How to Use a WiFi Heatmapper - Know How It Works

Thursday, 28 May 2020

How to Use a WiFi Heatmapper - Know How It Works

Posted by Madhu Gupta
Did you know that you can discover the speed of your WiFi and position yourself such that you maximize the signals from the network? Only a few individuals know that they can use a WiFi heatmapper to know the exact speed of the network connection in their homes, office building, conference center, or anywhere else.
Since WiFi became very popular, the need for scientific management of WLANs also grew significantly. 

And since wireless communications take place over the air via electromagnetic waves, it has virtually become impossible to manage it without the use of highly sophisticated tools that can not only 'see' the connection or communication but also troubleshoot it. 

How Does WiFi Heatmapper Work?

Let's say you have a smartphone or laptop with a WiFi heatmapper app installed. While entering your office or home, you can create a map of the area or load up an existing one. 

The heat mapping process begins by carrying the smartphone or laptop from one position or location to the next. And as you move around, a recording of where you have strong wireless signals and weak WiFi signals is taken.

After this process, the next step is to analyze the data you have collated using the heatmapper software application. A map that is overlaid with a traffic-light-style color spectrum is generated, clearly revealing areas with the greatest wireless signal weakness as well as the greatest WiFi signal strength.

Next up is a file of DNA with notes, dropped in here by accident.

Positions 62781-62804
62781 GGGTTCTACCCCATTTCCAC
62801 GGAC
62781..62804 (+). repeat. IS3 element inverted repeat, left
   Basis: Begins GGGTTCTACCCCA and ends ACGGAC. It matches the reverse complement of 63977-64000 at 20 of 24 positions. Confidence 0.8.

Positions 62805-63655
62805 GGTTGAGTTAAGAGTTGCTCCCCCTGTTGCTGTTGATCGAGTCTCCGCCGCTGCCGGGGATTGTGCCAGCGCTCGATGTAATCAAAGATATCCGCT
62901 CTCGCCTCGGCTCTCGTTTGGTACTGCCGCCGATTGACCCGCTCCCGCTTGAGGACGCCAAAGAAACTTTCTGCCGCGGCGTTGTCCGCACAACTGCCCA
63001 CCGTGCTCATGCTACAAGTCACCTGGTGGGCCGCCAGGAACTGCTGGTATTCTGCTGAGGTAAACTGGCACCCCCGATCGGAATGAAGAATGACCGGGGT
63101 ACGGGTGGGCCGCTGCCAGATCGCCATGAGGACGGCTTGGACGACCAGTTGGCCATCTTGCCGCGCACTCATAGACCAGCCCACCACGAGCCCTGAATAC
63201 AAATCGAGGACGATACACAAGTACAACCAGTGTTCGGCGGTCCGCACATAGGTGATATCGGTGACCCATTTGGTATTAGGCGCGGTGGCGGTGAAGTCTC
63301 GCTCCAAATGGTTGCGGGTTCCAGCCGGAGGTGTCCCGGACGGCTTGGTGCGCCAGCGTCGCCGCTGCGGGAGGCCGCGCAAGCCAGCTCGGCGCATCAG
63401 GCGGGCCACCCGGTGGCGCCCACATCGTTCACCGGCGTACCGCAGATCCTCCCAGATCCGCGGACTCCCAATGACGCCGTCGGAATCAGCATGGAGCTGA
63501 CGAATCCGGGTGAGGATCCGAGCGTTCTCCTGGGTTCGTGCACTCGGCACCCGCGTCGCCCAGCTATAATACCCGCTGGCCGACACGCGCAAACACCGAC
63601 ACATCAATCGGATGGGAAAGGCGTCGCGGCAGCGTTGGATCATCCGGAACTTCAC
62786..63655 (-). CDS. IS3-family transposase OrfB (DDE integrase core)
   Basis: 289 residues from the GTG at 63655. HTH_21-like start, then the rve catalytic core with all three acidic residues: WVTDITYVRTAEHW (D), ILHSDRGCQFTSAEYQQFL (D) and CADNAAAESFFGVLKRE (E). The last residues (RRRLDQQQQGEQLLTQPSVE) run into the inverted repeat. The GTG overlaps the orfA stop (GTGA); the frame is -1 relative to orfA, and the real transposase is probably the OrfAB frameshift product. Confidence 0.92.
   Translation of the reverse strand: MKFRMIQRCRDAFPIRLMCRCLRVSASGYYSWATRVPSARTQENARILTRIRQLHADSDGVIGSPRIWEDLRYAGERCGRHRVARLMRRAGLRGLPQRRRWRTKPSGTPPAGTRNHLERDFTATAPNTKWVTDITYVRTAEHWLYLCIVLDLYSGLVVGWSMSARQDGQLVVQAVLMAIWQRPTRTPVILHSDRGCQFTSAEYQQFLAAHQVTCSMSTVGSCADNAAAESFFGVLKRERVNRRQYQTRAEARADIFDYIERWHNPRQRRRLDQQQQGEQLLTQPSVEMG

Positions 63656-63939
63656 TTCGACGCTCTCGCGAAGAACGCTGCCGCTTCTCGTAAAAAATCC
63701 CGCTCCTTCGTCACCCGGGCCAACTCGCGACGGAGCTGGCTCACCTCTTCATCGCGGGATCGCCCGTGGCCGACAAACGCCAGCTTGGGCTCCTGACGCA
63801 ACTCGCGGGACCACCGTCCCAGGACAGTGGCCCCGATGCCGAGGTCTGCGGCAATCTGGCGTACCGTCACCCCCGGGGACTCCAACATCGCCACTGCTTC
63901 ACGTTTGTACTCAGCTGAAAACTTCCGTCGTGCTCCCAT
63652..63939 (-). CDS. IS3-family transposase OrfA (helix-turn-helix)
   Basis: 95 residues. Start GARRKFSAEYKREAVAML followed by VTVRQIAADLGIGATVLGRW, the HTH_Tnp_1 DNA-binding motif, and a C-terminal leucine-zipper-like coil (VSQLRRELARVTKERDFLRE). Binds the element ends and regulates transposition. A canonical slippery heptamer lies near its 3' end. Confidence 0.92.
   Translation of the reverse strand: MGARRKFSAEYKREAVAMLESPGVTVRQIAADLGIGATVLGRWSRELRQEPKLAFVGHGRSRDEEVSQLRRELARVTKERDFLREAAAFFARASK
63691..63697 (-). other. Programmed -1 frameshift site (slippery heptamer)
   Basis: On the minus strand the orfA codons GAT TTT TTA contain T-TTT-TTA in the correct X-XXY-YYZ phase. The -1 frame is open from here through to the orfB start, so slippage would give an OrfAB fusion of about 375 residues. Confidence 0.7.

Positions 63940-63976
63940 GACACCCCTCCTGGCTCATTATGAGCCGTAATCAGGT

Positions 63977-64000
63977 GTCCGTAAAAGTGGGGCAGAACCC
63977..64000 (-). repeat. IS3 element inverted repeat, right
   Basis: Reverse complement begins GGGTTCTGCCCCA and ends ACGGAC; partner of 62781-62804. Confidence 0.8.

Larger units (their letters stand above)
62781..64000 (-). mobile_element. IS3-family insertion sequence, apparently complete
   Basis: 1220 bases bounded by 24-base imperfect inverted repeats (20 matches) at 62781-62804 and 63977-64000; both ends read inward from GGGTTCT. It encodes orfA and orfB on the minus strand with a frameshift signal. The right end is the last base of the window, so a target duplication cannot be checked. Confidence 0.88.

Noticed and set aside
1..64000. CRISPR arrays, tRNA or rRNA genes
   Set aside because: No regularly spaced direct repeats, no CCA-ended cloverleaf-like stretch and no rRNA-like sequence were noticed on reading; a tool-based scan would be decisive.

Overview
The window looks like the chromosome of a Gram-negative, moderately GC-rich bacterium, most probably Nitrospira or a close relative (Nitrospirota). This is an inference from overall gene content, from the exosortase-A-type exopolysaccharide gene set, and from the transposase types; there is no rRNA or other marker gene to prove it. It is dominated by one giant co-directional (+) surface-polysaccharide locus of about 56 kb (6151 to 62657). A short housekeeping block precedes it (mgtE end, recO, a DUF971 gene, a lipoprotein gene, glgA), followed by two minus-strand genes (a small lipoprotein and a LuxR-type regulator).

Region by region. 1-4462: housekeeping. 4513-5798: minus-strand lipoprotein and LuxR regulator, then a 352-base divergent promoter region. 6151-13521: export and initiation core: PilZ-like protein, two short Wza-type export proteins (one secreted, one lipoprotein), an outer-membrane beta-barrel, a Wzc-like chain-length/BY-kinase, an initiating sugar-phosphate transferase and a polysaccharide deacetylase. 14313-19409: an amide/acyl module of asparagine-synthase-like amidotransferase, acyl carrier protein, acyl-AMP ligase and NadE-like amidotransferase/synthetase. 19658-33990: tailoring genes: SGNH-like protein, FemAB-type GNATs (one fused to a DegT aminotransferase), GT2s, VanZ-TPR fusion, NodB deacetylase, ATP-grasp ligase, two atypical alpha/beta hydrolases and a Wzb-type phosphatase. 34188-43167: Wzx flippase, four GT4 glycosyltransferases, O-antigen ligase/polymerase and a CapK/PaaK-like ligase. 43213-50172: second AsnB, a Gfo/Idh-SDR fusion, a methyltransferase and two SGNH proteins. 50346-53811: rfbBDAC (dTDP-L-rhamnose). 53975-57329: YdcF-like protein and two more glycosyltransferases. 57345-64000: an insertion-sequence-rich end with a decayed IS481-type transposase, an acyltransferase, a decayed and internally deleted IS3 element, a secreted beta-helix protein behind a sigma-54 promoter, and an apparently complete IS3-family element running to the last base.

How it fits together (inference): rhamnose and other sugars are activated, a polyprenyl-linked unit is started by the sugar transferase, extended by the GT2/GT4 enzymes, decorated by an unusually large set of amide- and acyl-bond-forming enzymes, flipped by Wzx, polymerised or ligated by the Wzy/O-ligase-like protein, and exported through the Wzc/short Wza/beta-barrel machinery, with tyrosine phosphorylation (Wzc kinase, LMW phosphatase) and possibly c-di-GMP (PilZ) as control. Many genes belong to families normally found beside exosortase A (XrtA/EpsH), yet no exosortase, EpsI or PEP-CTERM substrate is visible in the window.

The color 'green' indicates excellent signal strength, while the color 'red' is an indication of poor or weak WiFi signals.

How to Use a WiFi Heatmapper?

To use a Wifi Heatmapper, you will need to get your hands on a laptop that is equipped with a WiFi network adapter. Both the dongle (external) or internal WiFi adapters will work correctly. 
Then launch the Heatmapper program on your laptop and walk around your residence or office. As you do this, start marking the locations by left-clicking on the map. The signal strength of the WiFi will then be mapped for every location in your place.
WiFi Heatmapper
If you have far more than one access point like WiFi routers, then you have no choice than to connect to each one of them separately. And then, repeat the walking around process again to see the heatmap of the WiFi signal for every access point. 

What is a WiFi Heatmap?

A WiFi heatmap refers to the two-dimensional map of the coverage that you get from different WiFi access points all over the area of influence. It makes use of the classic green, red, and yellow style key to reveal areas with strong network signals and areas with extremely low or weak network signals. 

The green color in a particular area is an indication that there is an excellent network connection in that area. In contrast, the 'red' color in a given region indicates poor or weak network connection.
Different factors can give rise to a slow network connection in a particular area. And heatmaps are one of the powerful tools that most experts or technicians utilize when carrying out WiFi surveys, which is a form of the health check of a wireless network.
WiFi Heatmap Ready Screen

And after finding these problem areas using heatmaps, the technician may start figuring out why these regions are problematic.